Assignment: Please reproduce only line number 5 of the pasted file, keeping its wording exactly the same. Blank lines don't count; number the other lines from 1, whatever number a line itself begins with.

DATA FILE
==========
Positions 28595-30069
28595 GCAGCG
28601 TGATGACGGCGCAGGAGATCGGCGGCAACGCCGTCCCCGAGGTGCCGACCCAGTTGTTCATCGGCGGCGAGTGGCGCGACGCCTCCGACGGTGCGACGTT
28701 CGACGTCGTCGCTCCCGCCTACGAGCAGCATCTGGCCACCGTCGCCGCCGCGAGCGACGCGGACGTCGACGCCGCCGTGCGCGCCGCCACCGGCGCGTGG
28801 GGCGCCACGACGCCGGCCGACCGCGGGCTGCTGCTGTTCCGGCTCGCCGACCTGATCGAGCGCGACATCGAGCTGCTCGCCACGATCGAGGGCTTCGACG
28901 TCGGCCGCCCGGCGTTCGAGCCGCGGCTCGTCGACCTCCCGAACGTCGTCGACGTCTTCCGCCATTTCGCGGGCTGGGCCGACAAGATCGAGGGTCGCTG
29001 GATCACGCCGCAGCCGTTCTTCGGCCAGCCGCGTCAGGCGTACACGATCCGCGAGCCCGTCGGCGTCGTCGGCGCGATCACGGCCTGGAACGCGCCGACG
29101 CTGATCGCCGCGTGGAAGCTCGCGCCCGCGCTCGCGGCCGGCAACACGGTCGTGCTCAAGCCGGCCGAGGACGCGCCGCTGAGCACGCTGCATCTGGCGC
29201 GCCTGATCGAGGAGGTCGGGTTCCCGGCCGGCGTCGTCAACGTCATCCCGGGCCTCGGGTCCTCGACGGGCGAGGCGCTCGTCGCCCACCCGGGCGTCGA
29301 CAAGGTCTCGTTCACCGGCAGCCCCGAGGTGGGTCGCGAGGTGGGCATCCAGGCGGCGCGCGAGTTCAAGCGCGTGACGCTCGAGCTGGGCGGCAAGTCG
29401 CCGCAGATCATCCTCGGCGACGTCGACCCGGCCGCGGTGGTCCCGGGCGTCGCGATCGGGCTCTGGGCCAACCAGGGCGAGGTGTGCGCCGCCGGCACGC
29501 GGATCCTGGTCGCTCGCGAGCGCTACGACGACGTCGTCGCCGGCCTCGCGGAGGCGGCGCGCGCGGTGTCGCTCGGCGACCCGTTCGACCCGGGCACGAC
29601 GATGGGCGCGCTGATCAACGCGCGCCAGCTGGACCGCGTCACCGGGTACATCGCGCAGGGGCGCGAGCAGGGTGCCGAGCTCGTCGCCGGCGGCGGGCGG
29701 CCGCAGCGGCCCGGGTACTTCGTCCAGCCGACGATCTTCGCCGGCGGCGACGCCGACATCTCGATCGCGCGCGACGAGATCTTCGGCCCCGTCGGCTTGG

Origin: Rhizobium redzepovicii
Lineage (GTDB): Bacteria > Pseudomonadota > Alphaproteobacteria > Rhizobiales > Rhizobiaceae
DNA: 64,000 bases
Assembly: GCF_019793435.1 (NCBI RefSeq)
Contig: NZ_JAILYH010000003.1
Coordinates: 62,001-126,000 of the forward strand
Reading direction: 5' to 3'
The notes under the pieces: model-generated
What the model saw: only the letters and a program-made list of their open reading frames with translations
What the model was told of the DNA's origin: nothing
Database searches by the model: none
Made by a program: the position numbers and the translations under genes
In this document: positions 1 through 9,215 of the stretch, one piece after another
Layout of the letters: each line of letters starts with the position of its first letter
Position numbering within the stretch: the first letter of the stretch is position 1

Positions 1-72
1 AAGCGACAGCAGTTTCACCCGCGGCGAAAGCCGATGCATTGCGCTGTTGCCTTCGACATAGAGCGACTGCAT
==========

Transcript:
28801 GGCGCCACGACGCCGGCCGACCGCGGGCTGCTGCTGTTCCGGCTCGCCGACCTGATCGAGCGCGACATCGAGCTGCTCGCCACGATCGAGGGCTTCGACG